The American Academy of Dermatologists (AAD) estimate that around 1 million people visit a tanning salon every day, but many don't know that indoor tanning devices, such as tanning beds and sunlamps, emit ultraviolet (UV) radiation that's similar to, and sometimes more powerful, than the sun.

It was thought that skin cancer was caused purely through exposure to UVB. Basal cell carcinoma, the most common form of skin cancer, is caused through this exposure. However, recent research shows that exposure to UVA light, which penetrates deeper into the skin to create a tan, is responsible for malignant melanoma, the most serious of all skin cancers. Without early detection, it is often fatal. The number of cases of melanoma is rising in the U.S., with an estimated 38,000 cases and 7,300 deaths anticipated this year.

The Food and Drug Administration discourages the use of tanning beds and sunlamps, and the American Medical Association (AMA) feels so strongly about the dangers of tanning salons and products, they have urged action that would ban the sale and use of tanning equipment for non-­medical purposes.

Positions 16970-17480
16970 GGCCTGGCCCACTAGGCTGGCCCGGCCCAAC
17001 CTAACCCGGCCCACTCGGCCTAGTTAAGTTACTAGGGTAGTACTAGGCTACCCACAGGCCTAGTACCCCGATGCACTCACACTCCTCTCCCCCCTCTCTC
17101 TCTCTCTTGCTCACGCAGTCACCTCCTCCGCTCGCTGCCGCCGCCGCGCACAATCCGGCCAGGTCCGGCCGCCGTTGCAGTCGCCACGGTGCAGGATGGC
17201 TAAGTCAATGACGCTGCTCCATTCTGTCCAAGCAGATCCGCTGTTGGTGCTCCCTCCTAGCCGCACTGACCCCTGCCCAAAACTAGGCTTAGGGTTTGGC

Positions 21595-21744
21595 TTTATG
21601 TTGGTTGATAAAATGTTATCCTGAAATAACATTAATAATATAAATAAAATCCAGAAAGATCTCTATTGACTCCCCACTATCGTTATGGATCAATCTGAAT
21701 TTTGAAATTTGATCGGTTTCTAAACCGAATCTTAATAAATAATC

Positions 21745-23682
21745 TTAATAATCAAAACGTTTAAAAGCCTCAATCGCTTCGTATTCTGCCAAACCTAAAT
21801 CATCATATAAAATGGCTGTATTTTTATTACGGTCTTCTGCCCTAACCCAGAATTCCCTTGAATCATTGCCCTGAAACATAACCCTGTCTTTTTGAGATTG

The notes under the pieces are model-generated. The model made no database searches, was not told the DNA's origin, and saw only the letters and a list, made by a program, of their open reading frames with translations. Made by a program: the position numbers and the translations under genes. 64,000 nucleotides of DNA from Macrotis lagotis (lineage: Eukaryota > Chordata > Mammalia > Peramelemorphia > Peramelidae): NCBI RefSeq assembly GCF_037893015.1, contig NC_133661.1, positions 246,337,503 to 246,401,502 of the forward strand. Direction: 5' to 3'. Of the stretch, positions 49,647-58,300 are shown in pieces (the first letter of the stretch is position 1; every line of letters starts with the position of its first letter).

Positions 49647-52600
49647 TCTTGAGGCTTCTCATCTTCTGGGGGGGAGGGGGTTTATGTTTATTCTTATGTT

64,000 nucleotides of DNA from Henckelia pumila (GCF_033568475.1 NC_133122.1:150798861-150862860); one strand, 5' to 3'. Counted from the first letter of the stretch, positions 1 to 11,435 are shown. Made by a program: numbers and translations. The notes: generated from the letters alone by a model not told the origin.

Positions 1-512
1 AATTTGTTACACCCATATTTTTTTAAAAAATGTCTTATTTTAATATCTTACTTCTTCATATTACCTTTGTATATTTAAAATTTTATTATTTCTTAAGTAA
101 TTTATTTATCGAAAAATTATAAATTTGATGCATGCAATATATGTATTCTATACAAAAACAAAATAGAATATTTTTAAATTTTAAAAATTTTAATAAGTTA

Tanning Pills
Illegal for sale in the U.S., but still readily available for sale over the Internet, tanning pills work on the premise of ingesting pigment-altering chemicals. There are two types of tanning pills. The first group does not rely on UV exposure to work, while the second group relies on this exposure to assist the body's production of melanin.

The sunless type of tanning pill relies on a build-up of carotenoids, the pigment that makes carrots orange, in the skin to create a color change. This is not a “tan” in the true sense, as it does not alter the body’s melanin level, and therefore does not offer any form of sun protection. The color change only lasts as long as the pills continue to be taken.